A big fat thank you to Yavuz!!

After pulling my hair off for hours, I was rescued. Yavuz found a way to start Tomcat automatically on Jaunty. The problem turned out to be about the default use of dash, instead of bash. Following the well known setup one is supposed to do

sudo ln -sf /bin/bash /bin/sh

To get it working. Spent hours for this!!!

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Reject dirty data! Don’t let it in, no matter what happens

More of a note to myself. Just working on the JSF bindings of the soon to be announced openEHR framework, and due to nature of my persistence model, once bad data finds its way into db, it messes the whole form entry. It is possible to modify the persistence mechanism for immunity to bad data, but is that something I should do? I guess not.

When bad data appears in the system, it should stop the execution. You (I) should find why that happens, and fix it. I’ll keep the persistence a little bit fragile intentionally. Better to discover potential problems now, then trying to find them in production system.

Reject dirty data! Don’t let it in, no matter what happens

More of a note to myself. Just working on the JSF bindings of the soon to be announced openEHR framework, and due to nature of my persistence model, once bad data finds its way into db, it messes the whole form entry. It is possible to modify the persistence mechanism for immunity to bad data, but is that something I should do? I guess not.

When bad data appears in the system, it should stop the execution. You (I) should find why that happens, and fix it. I’ll keep the persistence a little bit fragile intentionally. Better to discover potential problems now, then trying to find them in production system.

Patch your software, or someone dies!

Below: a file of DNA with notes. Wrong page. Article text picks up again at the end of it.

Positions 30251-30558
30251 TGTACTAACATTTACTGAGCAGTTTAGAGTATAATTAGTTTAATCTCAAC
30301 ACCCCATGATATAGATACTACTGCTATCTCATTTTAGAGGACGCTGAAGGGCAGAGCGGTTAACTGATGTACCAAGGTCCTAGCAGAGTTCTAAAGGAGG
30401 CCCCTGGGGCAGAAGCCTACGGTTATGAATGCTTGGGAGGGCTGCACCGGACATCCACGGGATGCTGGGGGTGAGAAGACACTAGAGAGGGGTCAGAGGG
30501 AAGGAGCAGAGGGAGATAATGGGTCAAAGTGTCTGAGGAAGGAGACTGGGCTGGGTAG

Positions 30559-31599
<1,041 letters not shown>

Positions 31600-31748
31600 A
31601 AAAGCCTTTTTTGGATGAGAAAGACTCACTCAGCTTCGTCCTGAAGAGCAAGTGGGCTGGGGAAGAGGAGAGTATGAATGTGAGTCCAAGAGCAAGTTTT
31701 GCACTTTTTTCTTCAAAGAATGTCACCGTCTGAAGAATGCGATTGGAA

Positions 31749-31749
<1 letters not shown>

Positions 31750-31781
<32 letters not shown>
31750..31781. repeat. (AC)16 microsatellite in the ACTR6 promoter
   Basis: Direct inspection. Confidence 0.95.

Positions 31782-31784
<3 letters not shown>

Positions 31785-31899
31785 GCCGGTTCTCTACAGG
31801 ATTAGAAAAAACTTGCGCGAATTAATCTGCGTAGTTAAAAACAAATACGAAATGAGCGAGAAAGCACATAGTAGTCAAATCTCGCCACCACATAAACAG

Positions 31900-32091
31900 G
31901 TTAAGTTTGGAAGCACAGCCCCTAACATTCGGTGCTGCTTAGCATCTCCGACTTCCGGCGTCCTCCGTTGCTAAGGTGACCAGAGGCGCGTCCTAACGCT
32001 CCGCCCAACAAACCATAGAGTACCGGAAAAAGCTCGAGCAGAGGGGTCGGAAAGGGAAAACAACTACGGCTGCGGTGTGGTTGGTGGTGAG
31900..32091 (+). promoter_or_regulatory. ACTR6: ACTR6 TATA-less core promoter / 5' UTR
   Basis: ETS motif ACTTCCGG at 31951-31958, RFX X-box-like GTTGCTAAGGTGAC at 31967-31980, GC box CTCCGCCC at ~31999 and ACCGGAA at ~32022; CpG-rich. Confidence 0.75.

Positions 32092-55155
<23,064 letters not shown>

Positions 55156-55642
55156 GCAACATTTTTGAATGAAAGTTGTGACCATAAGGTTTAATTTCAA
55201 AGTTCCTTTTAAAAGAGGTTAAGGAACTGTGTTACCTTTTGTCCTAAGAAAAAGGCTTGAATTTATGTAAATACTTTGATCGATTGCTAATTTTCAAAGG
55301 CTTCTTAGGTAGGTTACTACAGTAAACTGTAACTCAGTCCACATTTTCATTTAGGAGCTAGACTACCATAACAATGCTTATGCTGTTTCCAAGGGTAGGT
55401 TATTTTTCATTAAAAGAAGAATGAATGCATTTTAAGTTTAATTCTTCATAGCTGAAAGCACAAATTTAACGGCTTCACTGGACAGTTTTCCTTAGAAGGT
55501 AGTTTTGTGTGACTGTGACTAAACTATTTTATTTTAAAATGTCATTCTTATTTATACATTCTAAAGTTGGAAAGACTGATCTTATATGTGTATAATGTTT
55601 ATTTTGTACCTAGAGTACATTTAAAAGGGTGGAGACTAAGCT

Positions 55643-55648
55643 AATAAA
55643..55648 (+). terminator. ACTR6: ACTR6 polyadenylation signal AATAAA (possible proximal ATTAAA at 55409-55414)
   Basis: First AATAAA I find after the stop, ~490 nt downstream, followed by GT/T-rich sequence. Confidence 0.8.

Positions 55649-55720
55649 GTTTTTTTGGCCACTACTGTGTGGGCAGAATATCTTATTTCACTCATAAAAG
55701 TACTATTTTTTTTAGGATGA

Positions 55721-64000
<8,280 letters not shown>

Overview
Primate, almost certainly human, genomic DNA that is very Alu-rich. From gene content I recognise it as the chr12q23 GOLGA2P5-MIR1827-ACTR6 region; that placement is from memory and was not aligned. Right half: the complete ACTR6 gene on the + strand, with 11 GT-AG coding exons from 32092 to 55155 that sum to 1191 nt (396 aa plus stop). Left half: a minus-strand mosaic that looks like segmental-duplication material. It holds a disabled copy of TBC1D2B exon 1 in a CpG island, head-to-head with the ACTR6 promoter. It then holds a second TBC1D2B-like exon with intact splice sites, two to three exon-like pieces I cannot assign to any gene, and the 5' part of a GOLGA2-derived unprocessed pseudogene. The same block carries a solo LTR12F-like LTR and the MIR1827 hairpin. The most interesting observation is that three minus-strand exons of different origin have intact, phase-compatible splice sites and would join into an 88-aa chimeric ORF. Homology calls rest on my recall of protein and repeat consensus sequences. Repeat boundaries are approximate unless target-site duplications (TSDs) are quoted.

Sounds like an extreme statement, right? Well, not according to some people in some undisclosed US hospitals. Their  machines running Windows OSs were infected with Cornficker . I can understand how they felt. Patching systems which are running critical software is always trouble. I’ve been in this situation so many times. A web server running an electronic claim server software, another one running an inventory management software, or a machine controlling an MRI device.. You name it. People in charge of these machines know that in case something goes wrong due to upgrade process, they are in big, big trouble. So they say: “don’t fix it if it is not broken”.

Of course this argument goes out of the windows when a worm takes the control of the machine. That’s hell on earth. I won’t go into windows bashing here, since the penetration rate of MS in operating systems makes them such a huge target, that it is hard to miss it in case you want to throw something at it. (don’t read this as it is not MS’s fault).

In old times, worms were not such an important threat, since an IT department which takes its job serious would be enough to disconnect the network from the rest of the world. Now all systems are either being built or re-engineered toward connectivity, and we have a problem. Sometimes I feel glad that I’m not running a production system anymore, at least not for the last two years or so.